“Go for it,” he said. “Don’t let people change who you are.”

Spoken like a true American.

UPDATE:  Fabio concurs.


Let’s discuss Ms. Erin C. Devaney, the interim Registrar of Motor Vehicles, here in Massachusetts. It is her job, via the clerks in RMVs throughout this great Commonwealth, to ensure and certify that those applying for a drivers license meet the legal requirements thereof. Are my papers in order? Am I eligible? Have I met the appropriate legal criteria? If so–Drivers license issued. As the Registrar, Ms. Devaney’s signature will appear on my drivers license.

Now, I don’t know Registrar Devaney. But let’s all contemplate the incredible oversized sense of self it would require for her to imagine that her signature on my drivers license in any way connotes her personal, moral, religious stamp of approval on me as a person. That her rubber stamped signature provided by her role as a government functionary in any way says “The person holding this license meets my moral and ethical standards for human decency. I personally vouch for this driver.”

The entire notion is ludicrous, right? Her signature simply means, “This person met the legal requirements for having a drivers license. Insofar as it is my job to ensure these legal requirements are met, my signature signifies same.” The End. My job is to make sure your papers are in order. License issued. We are done here.

So please tell me why Kim Davis, a “Christian” County Clerk in Kentucky, thinks that she is the moral arbiter of random citizens applying for a marriage license in her jurisdiction (the question kind of answers itself though, now that I re-read it). Think about the unbelievable, out-sized, truly arrogant, self-involved sense of pride (a sin, if I recall correctly) it requires to think that your government functionary signature on a piece of paper is the very pinnacle of moral judgment and approval for fellow humans you do not even know. Think about that. Beyond the very real issues here, I am simply struck by this one. The intense and borderline pathological sense of self-importance Kim Davis obviously feels, that her rando signature on a rando document in a tiny county in one southern state signifies HER moral stamp of approval of an entire group of American citizens. As if her personal stamp of approval is even necessary.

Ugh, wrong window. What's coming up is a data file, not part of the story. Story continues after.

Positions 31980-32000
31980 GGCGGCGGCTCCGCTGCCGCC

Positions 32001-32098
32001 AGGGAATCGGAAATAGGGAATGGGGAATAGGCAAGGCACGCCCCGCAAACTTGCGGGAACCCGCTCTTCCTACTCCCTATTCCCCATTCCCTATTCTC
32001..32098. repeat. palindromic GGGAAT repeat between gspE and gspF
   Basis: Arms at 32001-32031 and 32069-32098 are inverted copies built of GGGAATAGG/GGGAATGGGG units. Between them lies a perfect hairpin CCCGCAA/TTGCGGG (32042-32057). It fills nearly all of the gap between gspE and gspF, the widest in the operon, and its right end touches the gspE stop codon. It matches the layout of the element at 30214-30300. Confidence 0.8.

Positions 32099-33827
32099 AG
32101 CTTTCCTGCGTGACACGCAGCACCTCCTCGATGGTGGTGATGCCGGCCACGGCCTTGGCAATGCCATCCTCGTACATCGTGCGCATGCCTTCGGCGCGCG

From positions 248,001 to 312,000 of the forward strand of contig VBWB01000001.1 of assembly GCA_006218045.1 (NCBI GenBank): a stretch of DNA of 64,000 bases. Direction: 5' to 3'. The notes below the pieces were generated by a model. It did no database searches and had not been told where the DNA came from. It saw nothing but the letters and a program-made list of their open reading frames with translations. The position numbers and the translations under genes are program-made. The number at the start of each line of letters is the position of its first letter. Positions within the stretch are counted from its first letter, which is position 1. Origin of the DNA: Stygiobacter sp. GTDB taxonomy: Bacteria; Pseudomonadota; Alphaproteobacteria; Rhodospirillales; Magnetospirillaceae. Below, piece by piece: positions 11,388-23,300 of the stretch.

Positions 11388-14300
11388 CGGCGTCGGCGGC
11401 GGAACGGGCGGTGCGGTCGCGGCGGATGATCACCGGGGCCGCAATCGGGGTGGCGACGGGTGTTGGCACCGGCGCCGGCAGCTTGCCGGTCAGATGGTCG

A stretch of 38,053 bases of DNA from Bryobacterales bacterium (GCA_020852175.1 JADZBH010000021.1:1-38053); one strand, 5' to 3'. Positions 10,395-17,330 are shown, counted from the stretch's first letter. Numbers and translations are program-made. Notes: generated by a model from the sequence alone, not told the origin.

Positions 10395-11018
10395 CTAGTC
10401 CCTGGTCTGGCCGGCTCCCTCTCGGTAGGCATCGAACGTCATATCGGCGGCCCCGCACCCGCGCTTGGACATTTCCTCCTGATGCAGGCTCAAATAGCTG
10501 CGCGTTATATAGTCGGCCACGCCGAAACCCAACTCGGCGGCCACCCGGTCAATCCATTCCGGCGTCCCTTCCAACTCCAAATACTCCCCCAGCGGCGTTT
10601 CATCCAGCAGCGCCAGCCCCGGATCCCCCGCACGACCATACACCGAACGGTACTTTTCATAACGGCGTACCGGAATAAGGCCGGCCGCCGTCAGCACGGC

The delusions of grandeur are epic. Fed by the Right Wing’s very own Al Sharpton, “Rev.” Mike Huckabee. A failed politician who has never met a religious sideshow he doesn’t like. The total lack of constitutional knowledge, coupled with the fervor only an American Taliban mouthpiece can provide, would be hilarious if it weren’t so frightening.

Assertions that Kentucky statutes supersede rulings by the United States Supreme Court.  Answer: No they don’t. I mean, if you want to hark back to uglier times in American history where “states rights” was a rallying cry for some really sick shit, then sure. Go ahead. Or you can join the rest of us in the 21st century who understand the way our democracy works.

Assertions that Davis’ first amendment rights are being violated. Answer: No they aren’t. She has all the religious freedom in the world. She can practice her religion all she wants to. What she may not do, as a tool of the government (which her position is), is deny American citizens their 14th Amendment rights guaranteed by the Constitution and reaffirmed by the Supreme Court.

Assertions that this is a war on Christianity. Answer: See the young girls raped and beaten by ISIS. THAT is a war on Christianity. This is more like “Christian throws tantrum because she can’t force everyone else to be Christian.”  For a group of people so vocal about “Sharia Law” infiltrating America, they sure seem eager to set up their own Christian version of it. Think about it. A religious group seeks to have its religious laws supersede the civil laws of a country. It seeks purview over marriages, births, eligibility for services. It seeks to control behavior, not by widely-accepted civil statutes governing citizen interactions, but by its own religious canon. THAT is sharia law, whether Islamic or Christian flavor.

Huckabee claims that no person should ever have to choose between their religion and their career. WRONG. There is a reason black hat Orthodox Jewish men don’t get jobs as cashiers at Victoria’s Secret. There is a reason devout Muslims don’t work in pig slaughterhouses. There is a reason Quakers don’t work in ballistic missile factories. Religion gets in the way of career goals all the time. If your religion matters to you, it will absolutely impact your career choices. If you keep the Sabbath, you won’t do that extra work on Saturdays or Sundays. Maybe that will affect your career trajectory. Maybe you won’t care because you know what’s important to you.

What you won’t get to do is mandate that everyone else in the world follow your path. Especially if your job is a government job. If you get paid with taxpayer money, you must do the work of the taxpayers. Or, in words Huckabee can better understand: render unto Caesar that which is Caesar’s.




A thread in a group on Facebook blew up today when a mom, upon seeing all the “Back to School” pics of kids, thought it wise to communicate her shock at the parents who would allow their daughters to wear such short shorts to school. She finished it with the classic passive-aggressive chestnut, “To each his own.”  This is what I thought when I saw that post: